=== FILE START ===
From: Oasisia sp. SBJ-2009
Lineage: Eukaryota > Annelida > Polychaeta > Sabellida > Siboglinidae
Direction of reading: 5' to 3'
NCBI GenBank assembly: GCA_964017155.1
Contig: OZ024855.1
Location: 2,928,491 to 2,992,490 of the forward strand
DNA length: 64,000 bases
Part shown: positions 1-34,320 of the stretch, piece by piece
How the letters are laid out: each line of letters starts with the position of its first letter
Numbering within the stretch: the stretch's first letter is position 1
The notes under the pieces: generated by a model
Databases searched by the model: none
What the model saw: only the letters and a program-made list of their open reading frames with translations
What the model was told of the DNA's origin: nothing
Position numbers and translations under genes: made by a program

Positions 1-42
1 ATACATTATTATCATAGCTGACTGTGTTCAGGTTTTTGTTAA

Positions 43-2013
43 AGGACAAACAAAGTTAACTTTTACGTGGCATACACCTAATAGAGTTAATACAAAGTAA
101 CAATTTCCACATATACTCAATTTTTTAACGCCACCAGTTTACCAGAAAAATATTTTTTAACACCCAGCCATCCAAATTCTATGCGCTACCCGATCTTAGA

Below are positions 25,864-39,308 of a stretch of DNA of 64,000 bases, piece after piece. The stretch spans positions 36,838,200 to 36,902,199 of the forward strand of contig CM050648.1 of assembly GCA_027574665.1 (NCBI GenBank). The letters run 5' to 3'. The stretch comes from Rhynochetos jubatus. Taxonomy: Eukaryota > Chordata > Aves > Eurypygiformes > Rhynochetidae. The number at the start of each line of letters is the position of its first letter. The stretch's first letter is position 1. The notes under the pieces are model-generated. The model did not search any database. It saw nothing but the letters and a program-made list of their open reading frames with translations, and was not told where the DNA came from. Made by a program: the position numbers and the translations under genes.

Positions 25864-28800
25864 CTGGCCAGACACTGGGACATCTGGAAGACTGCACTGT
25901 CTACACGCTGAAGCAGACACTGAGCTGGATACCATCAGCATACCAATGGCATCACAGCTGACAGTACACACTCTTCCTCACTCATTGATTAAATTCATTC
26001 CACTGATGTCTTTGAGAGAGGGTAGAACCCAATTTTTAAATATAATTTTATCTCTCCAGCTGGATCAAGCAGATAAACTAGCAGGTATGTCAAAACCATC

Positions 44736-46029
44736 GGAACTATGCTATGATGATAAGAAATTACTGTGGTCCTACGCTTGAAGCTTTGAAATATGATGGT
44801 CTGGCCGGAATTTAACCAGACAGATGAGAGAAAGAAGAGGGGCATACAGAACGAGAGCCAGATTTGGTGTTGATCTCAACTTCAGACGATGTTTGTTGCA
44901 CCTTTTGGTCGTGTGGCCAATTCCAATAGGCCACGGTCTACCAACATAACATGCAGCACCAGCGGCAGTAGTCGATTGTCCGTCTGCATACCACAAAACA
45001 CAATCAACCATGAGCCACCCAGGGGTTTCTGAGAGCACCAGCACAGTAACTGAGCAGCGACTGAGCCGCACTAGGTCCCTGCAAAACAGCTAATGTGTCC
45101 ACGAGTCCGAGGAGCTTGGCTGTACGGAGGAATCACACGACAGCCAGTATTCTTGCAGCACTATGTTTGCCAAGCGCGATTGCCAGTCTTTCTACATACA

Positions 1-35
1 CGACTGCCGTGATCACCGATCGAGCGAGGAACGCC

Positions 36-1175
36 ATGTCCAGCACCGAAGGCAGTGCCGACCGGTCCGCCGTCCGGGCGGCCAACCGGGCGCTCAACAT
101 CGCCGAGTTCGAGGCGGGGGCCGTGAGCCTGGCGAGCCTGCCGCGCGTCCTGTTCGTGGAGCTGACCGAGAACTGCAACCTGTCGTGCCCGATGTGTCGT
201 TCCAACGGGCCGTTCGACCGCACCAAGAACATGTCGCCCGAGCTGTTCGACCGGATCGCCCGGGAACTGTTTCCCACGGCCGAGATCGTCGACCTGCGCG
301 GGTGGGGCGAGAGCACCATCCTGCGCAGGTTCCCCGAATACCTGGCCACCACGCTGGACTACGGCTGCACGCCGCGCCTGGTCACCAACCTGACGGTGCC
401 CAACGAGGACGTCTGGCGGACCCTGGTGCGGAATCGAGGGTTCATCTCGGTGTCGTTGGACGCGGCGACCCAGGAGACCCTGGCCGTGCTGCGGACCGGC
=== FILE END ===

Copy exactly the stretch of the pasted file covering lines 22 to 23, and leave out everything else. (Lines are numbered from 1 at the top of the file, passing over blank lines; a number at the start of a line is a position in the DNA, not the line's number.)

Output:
Positions 25864-28800
25864 CTGGCCAGACACTGGGACATCTGGAAGACTGCACTGT